Over a century ago, individuals had to protect themselves with a gun, whether at home or walking in the streets. We thought we were getting civilized when our law enforcement agencies became able to handle this level of criminality to protect the citizenry of our state and local areas. Now with the growth in activity of the cybercriminal who is an unseen and an unknown assailant, what are we to do? Throughout history, citizens would, at times, take on the role of vigilante and conduct their own form of justice to stop the criminal element. Is this what we can expect these days in light of the ever growing spate of attacks from cybercriminals?
In today’s world is the traditional role of law enforcement able to shift into this new era of cyber criminality to help corporations and individuals? So far, it appears the FBI is positioning itself to take on the role of supporting corporate America to defend against cyber attacks including things like espionage, IP theft and sensitive data theft. There are various laws that contribute to awareness of theft that directly affect the citizens of this country such as the breach notification laws. Additionally, companies like Symantec are supporting people around the world by providing the best protection capabilities money can buy – the electronic weapons to protect the corporate and home computer. But, who is responsible for protecting the individual citizens from cybercriminals?
One immediate thought is to outfit our current local and state law enforcement with the necessary skills and technology to take on the cybercriminal, but does that make sense? It may take a very long time for the state and local folks to get there. Perhaps they could take a lesson from the federal folks by forming separate eCrime divisions that focus directly on supporting citizens (some states have started already). This seems to have some effect at the federal level. But, like with anything else the citizens ask for, what will this eventually cost in added taxes? How should this be funded going forward so citizens don’t feel the added burden of a bad economy, stagnant salaries and continued growth of taxes?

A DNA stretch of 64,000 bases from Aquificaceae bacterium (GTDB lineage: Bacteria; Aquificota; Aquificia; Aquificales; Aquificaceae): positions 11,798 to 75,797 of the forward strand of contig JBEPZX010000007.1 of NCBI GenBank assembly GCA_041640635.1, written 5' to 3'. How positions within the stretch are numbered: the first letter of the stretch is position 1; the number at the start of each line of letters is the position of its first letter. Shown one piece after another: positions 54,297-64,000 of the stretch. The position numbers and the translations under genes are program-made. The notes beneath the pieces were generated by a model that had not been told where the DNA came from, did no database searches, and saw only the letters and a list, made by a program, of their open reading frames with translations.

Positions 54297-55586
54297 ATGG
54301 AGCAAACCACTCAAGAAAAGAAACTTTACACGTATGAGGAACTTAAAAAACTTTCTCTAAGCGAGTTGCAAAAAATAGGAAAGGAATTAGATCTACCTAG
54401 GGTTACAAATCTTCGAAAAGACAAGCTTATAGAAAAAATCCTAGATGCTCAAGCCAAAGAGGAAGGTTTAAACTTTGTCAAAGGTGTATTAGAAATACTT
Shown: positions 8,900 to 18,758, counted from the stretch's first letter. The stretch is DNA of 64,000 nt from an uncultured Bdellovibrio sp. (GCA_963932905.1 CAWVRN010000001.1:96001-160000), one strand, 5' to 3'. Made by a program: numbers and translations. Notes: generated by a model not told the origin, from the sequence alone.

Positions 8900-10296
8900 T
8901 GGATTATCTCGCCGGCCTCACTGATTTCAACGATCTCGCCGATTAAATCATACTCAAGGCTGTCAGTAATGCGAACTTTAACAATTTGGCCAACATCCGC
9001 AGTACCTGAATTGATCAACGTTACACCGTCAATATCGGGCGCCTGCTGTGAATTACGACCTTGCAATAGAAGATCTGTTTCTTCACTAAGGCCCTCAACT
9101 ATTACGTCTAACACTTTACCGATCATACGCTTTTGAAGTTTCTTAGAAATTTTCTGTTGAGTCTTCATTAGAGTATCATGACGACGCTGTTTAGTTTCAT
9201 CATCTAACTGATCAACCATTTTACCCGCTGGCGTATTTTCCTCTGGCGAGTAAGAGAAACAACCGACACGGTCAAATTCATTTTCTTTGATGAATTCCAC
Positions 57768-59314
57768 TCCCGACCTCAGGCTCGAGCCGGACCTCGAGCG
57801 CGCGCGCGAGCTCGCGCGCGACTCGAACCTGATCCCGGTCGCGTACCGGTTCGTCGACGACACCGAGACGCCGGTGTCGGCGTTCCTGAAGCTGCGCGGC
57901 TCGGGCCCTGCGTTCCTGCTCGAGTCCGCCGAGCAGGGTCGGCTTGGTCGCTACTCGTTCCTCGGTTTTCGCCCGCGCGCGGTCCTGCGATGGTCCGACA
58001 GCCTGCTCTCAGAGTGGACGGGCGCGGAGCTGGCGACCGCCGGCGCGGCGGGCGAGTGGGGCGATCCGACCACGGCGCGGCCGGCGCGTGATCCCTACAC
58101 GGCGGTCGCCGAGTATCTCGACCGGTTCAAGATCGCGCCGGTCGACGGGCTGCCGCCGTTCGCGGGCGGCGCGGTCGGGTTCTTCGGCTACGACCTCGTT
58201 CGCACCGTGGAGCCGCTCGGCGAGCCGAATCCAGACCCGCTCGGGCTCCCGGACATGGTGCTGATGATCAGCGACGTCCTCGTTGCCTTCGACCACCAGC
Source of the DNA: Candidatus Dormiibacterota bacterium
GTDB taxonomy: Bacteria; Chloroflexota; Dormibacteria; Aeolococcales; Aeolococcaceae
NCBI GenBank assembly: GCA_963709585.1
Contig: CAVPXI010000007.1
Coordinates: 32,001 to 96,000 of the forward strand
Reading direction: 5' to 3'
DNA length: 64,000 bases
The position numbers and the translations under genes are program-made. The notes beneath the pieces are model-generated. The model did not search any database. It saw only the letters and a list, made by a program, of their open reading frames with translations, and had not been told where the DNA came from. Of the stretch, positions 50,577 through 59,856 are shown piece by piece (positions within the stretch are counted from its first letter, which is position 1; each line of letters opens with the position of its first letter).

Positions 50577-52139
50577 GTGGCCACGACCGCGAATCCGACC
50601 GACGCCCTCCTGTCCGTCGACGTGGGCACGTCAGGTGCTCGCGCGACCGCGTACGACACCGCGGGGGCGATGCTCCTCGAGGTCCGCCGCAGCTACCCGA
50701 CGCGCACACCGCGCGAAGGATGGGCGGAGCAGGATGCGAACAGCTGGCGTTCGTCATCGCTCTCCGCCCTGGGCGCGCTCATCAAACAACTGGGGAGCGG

I titled this blog Cyber Defense vs. Cyber Vigilante in an attempt to relate this to the vigilantes of yesterday when law and order was not available in a meaningful way. If the problem of cyber attacks continues to grow out of control, will we begin seeing citizens trying to do something more to protect themselves? It’s not clear at this point if the problem’s gotten bad enough that general citizens will attack back or form vigilante squads to roam the wilds of the Internet, especially since most citizens don’t have the technical knowledge let alone the time to strike back at cybercriminals. I think we’ll continue to mandate some level of federal, state and local government involvement to take care of this problem regardless of tax implications. But more importantly, the general population most likely doesn’t have the time or inclination to deal with this beyond making sure they’re running the latest security technology to defend themselves.
This is a three-part series where parts two and three will contrast and compare Cyber Defense vs. Cyber Vigilante. In the next part of this series, I will layout the key aspects of Cyber Defense…stay tuned.Tags: breach notification laws, cybercriminals, Cybersecurity